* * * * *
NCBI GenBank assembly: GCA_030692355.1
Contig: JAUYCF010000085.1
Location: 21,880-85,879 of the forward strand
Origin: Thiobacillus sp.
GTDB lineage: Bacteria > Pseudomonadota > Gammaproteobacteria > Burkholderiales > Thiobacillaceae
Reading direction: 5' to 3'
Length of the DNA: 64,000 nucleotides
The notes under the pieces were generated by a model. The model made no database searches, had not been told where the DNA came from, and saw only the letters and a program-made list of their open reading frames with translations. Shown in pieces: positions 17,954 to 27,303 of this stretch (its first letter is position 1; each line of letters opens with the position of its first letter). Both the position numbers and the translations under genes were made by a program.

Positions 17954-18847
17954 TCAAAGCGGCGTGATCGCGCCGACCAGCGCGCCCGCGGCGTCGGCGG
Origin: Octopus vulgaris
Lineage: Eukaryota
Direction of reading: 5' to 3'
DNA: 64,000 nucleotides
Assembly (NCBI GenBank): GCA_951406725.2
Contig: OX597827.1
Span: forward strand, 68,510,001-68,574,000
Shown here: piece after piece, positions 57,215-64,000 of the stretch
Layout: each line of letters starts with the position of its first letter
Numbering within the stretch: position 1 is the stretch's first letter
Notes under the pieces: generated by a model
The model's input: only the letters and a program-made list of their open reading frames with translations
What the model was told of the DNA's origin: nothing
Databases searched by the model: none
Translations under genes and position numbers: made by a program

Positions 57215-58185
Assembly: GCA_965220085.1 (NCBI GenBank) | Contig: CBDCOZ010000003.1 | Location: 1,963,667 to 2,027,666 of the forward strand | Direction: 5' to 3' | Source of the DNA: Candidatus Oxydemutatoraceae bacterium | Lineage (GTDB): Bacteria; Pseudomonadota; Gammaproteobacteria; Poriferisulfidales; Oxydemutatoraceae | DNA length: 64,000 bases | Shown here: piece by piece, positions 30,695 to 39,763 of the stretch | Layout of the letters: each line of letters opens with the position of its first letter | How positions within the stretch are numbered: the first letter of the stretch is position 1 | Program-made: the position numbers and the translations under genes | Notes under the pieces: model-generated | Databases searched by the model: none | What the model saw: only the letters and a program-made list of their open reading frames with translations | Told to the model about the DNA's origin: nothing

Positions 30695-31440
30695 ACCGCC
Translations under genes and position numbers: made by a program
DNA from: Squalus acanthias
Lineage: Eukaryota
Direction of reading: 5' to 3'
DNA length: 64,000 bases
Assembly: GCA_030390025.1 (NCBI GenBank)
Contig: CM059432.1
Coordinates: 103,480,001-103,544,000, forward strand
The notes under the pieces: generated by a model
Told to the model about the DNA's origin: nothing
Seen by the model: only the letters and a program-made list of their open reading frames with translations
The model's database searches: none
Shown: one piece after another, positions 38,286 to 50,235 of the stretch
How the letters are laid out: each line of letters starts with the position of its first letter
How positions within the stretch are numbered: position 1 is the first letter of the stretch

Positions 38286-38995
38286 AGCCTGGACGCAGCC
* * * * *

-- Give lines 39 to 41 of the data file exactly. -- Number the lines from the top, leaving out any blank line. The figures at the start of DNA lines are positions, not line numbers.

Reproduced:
Told to the model about the DNA's origin: nothing
Seen by the model: only the letters and a program-made list of their open reading frames with translations
The model's database searches: none